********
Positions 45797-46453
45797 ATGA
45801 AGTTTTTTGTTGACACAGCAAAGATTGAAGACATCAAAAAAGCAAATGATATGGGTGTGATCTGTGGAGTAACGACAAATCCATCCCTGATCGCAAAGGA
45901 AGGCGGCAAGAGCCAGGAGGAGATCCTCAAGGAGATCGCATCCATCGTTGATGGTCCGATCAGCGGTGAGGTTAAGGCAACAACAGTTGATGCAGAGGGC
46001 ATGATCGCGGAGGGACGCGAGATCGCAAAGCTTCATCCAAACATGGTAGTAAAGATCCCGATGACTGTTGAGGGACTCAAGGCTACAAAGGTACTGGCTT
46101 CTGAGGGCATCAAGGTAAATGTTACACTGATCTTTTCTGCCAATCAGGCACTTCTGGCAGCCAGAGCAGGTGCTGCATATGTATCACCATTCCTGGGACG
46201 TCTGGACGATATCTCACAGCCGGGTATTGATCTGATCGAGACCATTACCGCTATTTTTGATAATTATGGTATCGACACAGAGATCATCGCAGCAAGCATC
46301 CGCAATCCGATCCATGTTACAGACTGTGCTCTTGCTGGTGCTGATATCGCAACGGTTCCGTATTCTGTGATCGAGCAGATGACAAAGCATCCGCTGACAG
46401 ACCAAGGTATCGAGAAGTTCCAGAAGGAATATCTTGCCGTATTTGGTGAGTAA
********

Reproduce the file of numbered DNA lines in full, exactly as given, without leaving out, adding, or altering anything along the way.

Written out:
Positions 45797-46453
45797 ATGA
45801 AGTTTTTTGTTGACACAGCAAAGATTGAAGACATCAAAAAAGCAAATGATATGGGTGTGATCTGTGGAGTAACGACAAATCCATCCCTGATCGCAAAGGA
45901 AGGCGGCAAGAGCCAGGAGGAGATCCTCAAGGAGATCGCATCCATCGTTGATGGTCCGATCAGCGGTGAGGTTAAGGCAACAACAGTTGATGCAGAGGGC
46001 ATGATCGCGGAGGGACGCGAGATCGCAAAGCTTCATCCAAACATGGTAGTAAAGATCCCGATGACTGTTGAGGGACTCAAGGCTACAAAGGTACTGGCTT
46101 CTGAGGGCATCAAGGTAAATGTTACACTGATCTTTTCTGCCAATCAGGCACTTCTGGCAGCCAGAGCAGGTGCTGCATATGTATCACCATTCCTGGGACG
46201 TCTGGACGATATCTCACAGCCGGGTATTGATCTGATCGAGACCATTACCGCTATTTTTGATAATTATGGTATCGACACAGAGATCATCGCAGCAAGCATC
46301 CGCAATCCGATCCATGTTACAGACTGTGCTCTTGCTGGTGCTGATATCGCAACGGTTCCGTATTCTGTGATCGAGCAGATGACAAAGCATCCGCTGACAG
46401 ACCAAGGTATCGAGAAGTTCCAGAAGGAATATCTTGCCGTATTTGGTGAGTAA